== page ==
Edina is making its seventh consecutive appearance at the state tournament, the longest current streak in either class. Star Tribune photo
Born in Canada, Edina boys’ hockey coach Curt Giles first learned of the state high school tournament from Minnesota-Duluth roommates and Roseau natives Bruce Olson and Donny Hedlund. “They kept talking about it but I’m from Canada thinking, ‘Hockey down here can’t be that great,’ ” Giles said. Giles later came, saw and conceded. “To be part of it is something you can’t explain,” Giles said. “It’s pure Minnesota hockey.”
The Hornets are making their seventh consecutive trip to St. Paul’s Xcel Energy Center and will join west metro schools Breck and Wayzata. Class 1A begins Wednesday and Class 2A starts Thursday. Here is a look at the west metro participants.
The Hornets, which held the state’s No. 1 ranking earlier this season, earned the No. 3 seed and plays Lakeville North (11-16-1) at 1 p.m. Thursday.
Edina faced adversity all season, from playing the state’s toughest schedule to losing four regulars with injuries for a stretch in January to killing a Burnsville penalty in the final two minutes of the Section 2 championship game.
“We’ve had to work hard through most of these games against really good hockey teams,” Giles said. “That’s the way our team has been built this year. They’ve found a way to work through things.”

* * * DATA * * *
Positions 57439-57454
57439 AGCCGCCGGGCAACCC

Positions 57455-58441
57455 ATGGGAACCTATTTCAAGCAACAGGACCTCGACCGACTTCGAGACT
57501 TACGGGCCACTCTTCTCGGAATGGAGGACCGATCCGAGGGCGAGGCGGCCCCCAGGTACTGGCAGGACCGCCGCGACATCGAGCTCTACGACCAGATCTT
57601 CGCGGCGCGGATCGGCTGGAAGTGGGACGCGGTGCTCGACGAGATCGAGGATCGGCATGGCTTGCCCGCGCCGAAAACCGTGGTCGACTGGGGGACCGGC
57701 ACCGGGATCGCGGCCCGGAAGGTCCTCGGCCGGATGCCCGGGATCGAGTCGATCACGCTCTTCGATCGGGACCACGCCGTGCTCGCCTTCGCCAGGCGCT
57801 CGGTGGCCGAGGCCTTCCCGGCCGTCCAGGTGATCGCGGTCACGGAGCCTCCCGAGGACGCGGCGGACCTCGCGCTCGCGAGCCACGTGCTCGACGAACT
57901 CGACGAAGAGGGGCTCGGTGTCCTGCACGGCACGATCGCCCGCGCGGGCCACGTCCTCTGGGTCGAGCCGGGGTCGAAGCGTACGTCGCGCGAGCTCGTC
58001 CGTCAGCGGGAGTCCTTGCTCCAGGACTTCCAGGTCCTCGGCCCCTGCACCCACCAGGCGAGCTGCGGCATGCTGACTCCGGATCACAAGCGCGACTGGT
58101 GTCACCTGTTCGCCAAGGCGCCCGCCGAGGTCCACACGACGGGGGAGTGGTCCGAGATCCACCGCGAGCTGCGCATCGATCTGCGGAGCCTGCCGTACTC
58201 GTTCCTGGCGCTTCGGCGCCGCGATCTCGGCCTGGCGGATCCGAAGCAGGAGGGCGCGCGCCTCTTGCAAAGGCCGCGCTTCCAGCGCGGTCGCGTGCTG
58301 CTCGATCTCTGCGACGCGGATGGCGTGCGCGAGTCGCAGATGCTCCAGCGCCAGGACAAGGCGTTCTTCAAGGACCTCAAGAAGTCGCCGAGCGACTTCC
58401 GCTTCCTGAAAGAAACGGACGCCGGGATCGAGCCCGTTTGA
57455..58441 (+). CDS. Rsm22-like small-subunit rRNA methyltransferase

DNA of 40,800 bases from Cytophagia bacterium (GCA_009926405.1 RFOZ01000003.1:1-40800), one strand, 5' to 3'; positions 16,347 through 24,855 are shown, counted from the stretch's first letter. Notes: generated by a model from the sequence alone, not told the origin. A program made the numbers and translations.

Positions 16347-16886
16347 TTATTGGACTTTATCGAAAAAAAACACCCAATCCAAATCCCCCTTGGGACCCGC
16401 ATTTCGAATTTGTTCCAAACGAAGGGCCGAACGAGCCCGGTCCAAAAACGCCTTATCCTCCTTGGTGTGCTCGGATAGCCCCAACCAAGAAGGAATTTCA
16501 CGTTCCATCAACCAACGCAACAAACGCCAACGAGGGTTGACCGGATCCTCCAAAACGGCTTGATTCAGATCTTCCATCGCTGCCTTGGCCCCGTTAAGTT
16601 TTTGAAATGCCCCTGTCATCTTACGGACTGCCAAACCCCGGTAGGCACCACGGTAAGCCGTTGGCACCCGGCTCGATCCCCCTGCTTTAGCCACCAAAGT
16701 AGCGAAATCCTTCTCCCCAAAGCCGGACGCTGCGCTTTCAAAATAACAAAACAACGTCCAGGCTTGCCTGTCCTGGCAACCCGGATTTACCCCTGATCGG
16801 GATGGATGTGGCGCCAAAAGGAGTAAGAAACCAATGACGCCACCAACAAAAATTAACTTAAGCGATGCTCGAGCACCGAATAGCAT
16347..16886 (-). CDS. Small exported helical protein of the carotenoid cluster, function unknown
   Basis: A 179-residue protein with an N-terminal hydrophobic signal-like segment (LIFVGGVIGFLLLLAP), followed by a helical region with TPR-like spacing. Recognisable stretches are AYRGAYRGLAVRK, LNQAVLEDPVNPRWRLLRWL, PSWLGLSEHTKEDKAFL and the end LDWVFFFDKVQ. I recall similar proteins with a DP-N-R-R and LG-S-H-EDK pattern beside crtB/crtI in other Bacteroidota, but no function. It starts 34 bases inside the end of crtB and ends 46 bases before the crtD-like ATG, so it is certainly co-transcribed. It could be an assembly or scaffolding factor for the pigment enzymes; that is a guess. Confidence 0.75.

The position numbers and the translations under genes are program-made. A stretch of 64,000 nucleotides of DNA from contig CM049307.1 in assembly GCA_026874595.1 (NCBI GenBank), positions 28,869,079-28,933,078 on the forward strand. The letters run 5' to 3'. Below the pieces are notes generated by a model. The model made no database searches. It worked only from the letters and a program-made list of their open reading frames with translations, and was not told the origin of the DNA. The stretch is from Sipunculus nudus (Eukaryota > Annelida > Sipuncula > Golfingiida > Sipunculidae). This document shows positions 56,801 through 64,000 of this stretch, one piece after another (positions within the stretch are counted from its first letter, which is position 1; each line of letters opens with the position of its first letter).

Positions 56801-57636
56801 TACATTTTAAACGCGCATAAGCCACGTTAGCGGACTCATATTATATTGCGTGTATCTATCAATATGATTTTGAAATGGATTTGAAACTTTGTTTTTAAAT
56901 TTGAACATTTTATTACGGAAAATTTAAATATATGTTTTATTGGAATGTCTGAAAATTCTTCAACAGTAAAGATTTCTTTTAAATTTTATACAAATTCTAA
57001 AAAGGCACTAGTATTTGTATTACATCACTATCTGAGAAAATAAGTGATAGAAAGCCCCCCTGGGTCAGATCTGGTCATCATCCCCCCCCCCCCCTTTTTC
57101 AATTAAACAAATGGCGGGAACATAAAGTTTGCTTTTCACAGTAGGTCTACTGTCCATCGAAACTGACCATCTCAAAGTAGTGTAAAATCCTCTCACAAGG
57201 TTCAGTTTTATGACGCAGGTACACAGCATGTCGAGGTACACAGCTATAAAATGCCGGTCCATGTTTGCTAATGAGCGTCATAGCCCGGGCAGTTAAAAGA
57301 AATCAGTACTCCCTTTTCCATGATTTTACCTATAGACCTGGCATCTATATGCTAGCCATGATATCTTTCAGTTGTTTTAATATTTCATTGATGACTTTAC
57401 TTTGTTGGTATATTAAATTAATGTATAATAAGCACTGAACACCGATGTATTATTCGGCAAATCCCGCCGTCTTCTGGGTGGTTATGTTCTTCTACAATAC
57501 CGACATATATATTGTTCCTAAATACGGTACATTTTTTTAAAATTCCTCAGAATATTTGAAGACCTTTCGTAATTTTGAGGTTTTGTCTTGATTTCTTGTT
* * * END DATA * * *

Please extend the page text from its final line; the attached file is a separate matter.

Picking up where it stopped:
Balance has been key. All three of the forward lines contributed a goal against Burnsville, including Dan Hinueber’s third goal of the season.
“Everybody seems to chip in a little bit here and there to make a big difference,” Giles said.
Second-year coach Pat O’Leary found himself surprised by the ebb and flow of the season.
“I didn’t think we were going to win 14 out of 15 games in the middle of the season and get bumped up to No. 1,” O’Leary said. “But we kept getting better.”
Losing five times in a seven-game stretch didn’t deter O’Leary’s long-term focus.
“We took a couple lumps the last month,” he said. “A lot of people have been asking me about that but I just keep telling them we’re trying to make some adjustments.”
The tinkering paid off in the playoffs. Wayzata rolled through Section 6, the state’s most difficult, by a combined score of 18-5. While graduation had left the Trojans short on experience, those who remained found their footing.
“The seniors are good leaders,” O’Leary said. “We have a lot of kids that played big roles on big teams growing up. These kids have been places and won some big games.”
Two-time defending Class 1A champion St. Thomas Academy is the overwhelming favorite to make it a third consecutive third title this week. So a pair of one-goal losses to the Cadets gives Breck coach Les Larson some confidence about his team’s chances at state.
The No. 2 seed Mustangs open with Marshall (14-10-1) and Larson made his point clear to players in terms of focus.
“I told them, ‘If you lose that first game you drop off the face of the Earth,’ ” said Larson, who coached Breck to small-school state titles in 2009 and 2010.
Staying power starts at the blue line. The Mustangs have their full complement of defenseman (six) for the first time all season.
In addition, Larson likes his teams’ intangibles.
“This is probably the best group we’ve had in terms of chemistry,” Larson said. “We haven’t folded all year.”